Pretenses of perfection diminish the Gospel
In 1 Corinthians 15:9-11, Paul writes, “For I am the least of the apostles, and not fit to be called an apostle, because I persecuted the Church of God. But by the grace of God I am what I am, and His grace toward me did not prove vain; but I labored even more than all of them, yet not I but the grace of God with me. Whether then it was I or they, so we preach and so you believed.”
Paul did not seek to hide the most terrible thing he ever did. Instead he speaks of it in several of his letters and even at one point calls himself the chief of all sinners.
Why do we try to hide our failures? Why do we attempt to show a false picture of ourselves to others? We are the same as the Pharisees who Jesus said were “like whitewashed tombs which on the outside appear beautiful, but inside they are full of dead men’s bones and all uncleanness” (Matthew 23:27).
We’re attempting to hide the fact that we are “filled with all unrighteousness, wickedness, greed, evil; full of envy, murder, strife, deceit, malice; they are gossips, slanderers, haters of God, insolent, arrogant, boastful, inventors of evil, disobedient to parents, without understanding, untrustworthy, unloving, unmerciful; and although they know the ordinance of God, that those who practice such things are worthy of death, they not only do the same, but also give hearty approval to those who practice them” (Romans 1:29-32). When faced with the true condition of the human race it is not difficult to understand why we are under a sentence of eternal death.
We Christians have committed these same acts. Yet we attempt to “whitewash” ourselves and, in doing so, merely add hypocrisy to the list. We are normal people. We have committed the same sins as the rest of the world, and there is nothing that will ever change that. Instead of attempting to whitewash ourselves we must see that “by the grace of God I am what I am.”
Any difference in us is not our doing. It is by the grace of God. We are ordinary people. We are not called to be strong, wise, perfect, or even respected people who are better than the rest of the world. Instead “God has chosen the foolish things of the world to shame the wise, and God has chosen the weak things of the world to shame the things which are strong, and the base things of the world and the despised, God has chosen, the things that are not, that he may nullify the things that are, that no man should boast before God. But by his doing you are in Christ Jesus, who became to us wisdom from God, and righteousness and sanctification, and redemption, so that, just as it is written, ‘Let him who boasts, boast in the Lord’” (1 Cor. 1:27-31).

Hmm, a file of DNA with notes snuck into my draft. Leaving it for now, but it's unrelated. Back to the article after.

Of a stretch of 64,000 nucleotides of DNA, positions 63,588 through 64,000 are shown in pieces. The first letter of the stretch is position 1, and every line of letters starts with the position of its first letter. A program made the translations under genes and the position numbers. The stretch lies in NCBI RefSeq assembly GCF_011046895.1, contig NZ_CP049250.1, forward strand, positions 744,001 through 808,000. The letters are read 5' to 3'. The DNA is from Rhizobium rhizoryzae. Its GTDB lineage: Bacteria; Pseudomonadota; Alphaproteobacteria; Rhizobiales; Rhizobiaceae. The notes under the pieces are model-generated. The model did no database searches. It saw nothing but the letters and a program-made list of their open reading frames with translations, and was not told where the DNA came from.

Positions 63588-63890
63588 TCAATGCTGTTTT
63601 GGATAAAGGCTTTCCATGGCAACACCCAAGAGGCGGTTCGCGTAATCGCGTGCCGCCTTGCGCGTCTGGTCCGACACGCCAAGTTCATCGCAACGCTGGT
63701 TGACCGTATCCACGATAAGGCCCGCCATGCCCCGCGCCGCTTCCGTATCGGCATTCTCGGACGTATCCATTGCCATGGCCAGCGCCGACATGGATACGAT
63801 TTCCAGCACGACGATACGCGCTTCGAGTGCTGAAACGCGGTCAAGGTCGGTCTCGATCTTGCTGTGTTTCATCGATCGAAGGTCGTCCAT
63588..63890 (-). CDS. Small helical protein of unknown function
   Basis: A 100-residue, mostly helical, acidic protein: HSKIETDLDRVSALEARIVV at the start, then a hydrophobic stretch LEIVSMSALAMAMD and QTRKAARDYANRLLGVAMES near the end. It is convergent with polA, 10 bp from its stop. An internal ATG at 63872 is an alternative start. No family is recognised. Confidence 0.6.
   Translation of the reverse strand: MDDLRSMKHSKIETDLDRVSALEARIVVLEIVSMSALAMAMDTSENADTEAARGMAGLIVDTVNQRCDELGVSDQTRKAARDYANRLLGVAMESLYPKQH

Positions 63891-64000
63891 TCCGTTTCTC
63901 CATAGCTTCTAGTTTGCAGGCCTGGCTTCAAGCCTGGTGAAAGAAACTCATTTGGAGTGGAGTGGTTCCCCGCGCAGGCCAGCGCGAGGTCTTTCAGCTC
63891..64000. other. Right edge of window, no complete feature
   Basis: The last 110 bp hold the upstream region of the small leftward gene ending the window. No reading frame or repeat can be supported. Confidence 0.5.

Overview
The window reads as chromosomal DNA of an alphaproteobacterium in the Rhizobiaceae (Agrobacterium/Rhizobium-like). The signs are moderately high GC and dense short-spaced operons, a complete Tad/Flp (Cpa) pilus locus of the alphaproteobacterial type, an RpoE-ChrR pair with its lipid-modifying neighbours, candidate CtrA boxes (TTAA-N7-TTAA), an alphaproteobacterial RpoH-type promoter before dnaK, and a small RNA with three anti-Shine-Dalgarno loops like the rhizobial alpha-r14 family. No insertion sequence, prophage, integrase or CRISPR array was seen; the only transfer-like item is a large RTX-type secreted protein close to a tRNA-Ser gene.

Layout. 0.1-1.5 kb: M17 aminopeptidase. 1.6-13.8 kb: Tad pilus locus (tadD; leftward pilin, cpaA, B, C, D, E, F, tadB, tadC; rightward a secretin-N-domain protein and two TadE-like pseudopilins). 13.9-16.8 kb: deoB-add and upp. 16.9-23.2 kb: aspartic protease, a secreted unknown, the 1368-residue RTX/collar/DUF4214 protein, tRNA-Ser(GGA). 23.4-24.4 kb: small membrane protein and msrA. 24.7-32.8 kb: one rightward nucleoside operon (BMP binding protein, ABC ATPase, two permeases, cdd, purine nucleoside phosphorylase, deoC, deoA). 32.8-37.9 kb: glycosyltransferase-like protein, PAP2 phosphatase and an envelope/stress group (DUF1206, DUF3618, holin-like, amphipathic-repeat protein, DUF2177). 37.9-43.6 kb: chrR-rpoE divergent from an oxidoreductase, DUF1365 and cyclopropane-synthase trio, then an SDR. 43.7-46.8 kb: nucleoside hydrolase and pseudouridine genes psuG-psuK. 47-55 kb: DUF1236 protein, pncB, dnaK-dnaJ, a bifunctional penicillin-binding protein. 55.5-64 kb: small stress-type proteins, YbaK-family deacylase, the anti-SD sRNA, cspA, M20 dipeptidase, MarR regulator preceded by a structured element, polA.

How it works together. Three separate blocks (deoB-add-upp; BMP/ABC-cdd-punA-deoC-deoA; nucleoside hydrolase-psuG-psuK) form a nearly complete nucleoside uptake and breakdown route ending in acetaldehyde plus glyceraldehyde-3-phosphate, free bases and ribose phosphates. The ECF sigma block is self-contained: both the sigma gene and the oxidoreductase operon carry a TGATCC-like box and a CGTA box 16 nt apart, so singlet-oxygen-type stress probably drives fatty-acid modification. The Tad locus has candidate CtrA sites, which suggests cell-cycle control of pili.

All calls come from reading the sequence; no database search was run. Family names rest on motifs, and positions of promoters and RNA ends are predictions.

This is our calling: to boast in the Lord. We are normal people whom God is working in and through to accomplish His will. Who we are is a result of God’s work, and so any attempt to show a false picture of ourselves is a rejection of that work.
Instead, “Have this attitude in yourselves which was also in Christ Jesus, who, although he existed in the form of God, did not regard equality with God a thing to be grasped, but emptied Himself, taking the form of a bond-servant, and being made in the likeness of men. And being found in appearance as a man, He humbled Himself by becoming obedient to the point of death, even death on a cross” (Philippians 2:5-8).
I once heard a Christian comedian say that he was a Christian because “it is the only religion that would have me. Other religions have all these rules… Christianity looks at humans and says, ‘You stink!’ Oh well, come on in.” This is true. Instead of handing us a list of rules and telling us to follow them and He will love us, God loves us as we are and has arranged a way for our sins to be forgiven.
We Christians must stop pretending to be more than we are. We are ordinary, sinful people. The only difference between our sins and those of the rest of the world is that ours have been forgiven by the grace of God. We still have a responsibility to labor to become more than we are. But it is absolutely necessary that we always remember that the work God is doing in our lives is His doing, not our own, and we have nothing in ourselves to boast of.
It was because he understood and accepted this work that Paul said, “But by the grace of God I am what I am, and His grace toward me did not prove vain; but I labored even more than all of them, yet not I but the grace of God with me.”
- Warner T. Richardson